4. The successful deterrent power of holders of nuclear weapons, despite their collapse, coups, etc. no foreign country dares to attack them.
5. There is always a threat of military action or conflict in interests among countries. While a few countries hold strategic weapons, other countries will have no feeling of security.
6. Besides technical faults and human errors, and rulers' foolishness, threats by other countries have made nuclear disasters inevitable at any time. Moreover, the use of nuclear weapon is not confined to the attacked country. For example, a strike with a thermonuclear weapon on Moscow may kill millions of people in Pakistan, India, China, or in France and Britain depending on the wind direction.
Akbar Etemad, the first head of Iran's Atomic Energy Organization under the Shah Mohamma-Reza Pahlavi, held an interview with BBC in March 2013. He said, "The Shah believed that he was strong enough in the region and to defend his rights. So, he does not need atom bombs. He said to me if the situation is changed, we will have to make atom bombs."
Iran was the most powerful country in the Middle East at that time and was a close ally of the West. But now the air and navy forces of its neighbors, such as Turkey and Saudi Arabia are much more powerful than Iran.
Nuclear weapons of Israel, Russia, and Pakistan, military bases of the U.S. in the Persian Gulf, the intense enmity of Iran with Israel, and the most important of all, applying the term "Revolution" to the "Islamic Republic" regime even 35 years after the revolution, motivates the country's need to have a strategic weapon. But, in reality there is no evidence to prove that.
The insincerity of nuclear powers in meeting with each other, and especially with those countries which do not have strategic weapons, disregarding the crimes which are taking place in their alley countries and the use of the human rights as a tool and their disinclination for eliminating nuclear weapons, are the main reasons for the spread of nuclear weapons in the world.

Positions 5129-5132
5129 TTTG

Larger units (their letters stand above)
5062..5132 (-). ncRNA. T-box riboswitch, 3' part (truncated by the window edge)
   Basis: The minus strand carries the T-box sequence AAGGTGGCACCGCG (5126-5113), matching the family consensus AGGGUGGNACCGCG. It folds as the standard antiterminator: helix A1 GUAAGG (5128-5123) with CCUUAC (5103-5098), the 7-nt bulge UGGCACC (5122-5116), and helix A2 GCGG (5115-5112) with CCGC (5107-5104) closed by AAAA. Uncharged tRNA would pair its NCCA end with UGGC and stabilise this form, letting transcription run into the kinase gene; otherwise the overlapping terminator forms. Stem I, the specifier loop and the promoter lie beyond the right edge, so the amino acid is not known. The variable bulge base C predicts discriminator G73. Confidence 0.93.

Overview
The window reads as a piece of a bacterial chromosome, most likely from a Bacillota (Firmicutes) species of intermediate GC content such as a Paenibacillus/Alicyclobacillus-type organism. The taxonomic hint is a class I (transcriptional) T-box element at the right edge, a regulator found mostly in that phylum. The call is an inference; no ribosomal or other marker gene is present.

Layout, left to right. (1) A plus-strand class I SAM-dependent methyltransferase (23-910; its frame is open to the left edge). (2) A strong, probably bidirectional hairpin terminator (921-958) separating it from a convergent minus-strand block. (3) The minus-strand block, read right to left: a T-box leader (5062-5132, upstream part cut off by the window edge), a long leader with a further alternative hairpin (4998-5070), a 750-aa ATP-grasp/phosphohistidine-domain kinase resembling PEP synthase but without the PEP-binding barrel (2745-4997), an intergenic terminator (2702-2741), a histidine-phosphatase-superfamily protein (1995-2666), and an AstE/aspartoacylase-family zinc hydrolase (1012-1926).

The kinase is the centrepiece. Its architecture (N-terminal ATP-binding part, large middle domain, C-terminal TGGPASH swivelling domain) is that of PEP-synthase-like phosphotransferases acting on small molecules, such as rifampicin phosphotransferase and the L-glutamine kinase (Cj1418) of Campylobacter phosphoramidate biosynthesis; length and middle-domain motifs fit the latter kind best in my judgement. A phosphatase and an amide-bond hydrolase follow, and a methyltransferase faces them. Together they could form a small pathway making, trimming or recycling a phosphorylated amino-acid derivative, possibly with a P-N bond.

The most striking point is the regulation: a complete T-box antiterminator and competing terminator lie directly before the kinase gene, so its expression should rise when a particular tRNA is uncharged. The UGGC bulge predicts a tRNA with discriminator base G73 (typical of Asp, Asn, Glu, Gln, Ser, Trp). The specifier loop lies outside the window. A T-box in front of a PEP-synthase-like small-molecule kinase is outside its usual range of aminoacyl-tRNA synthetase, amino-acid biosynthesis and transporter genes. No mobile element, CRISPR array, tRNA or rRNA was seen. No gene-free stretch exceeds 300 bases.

The future of Iran's nuclear program is clear. The country cannot produce uranium with up to 90 percent purity level for making atomic bombs in the next 6 months. Producing Uranium- 235 with 90 percent purity is dependent on time and requires higher technology than what Iran holds currently. Of course, uranium enrichment is only one of the processes for making nuclear bombs, not all.
In this historical era, the false feelings of national pride and surrender against the enemy should be abandoned and negotiations should be started without any contempt and disrespect for the other side.
The closeness of Iran and the West will not be harmful, despite warnings and concerns of Israel and the West. Instead, it will save the Middle East from the spread of nuclear weapons in the short-run. I used the term short-run, because we cannot be optimistic about removing the threat of global destruction until the entire nuclear stockpile is eliminated.
Dalga Khatinoglu is Trend Persian Service head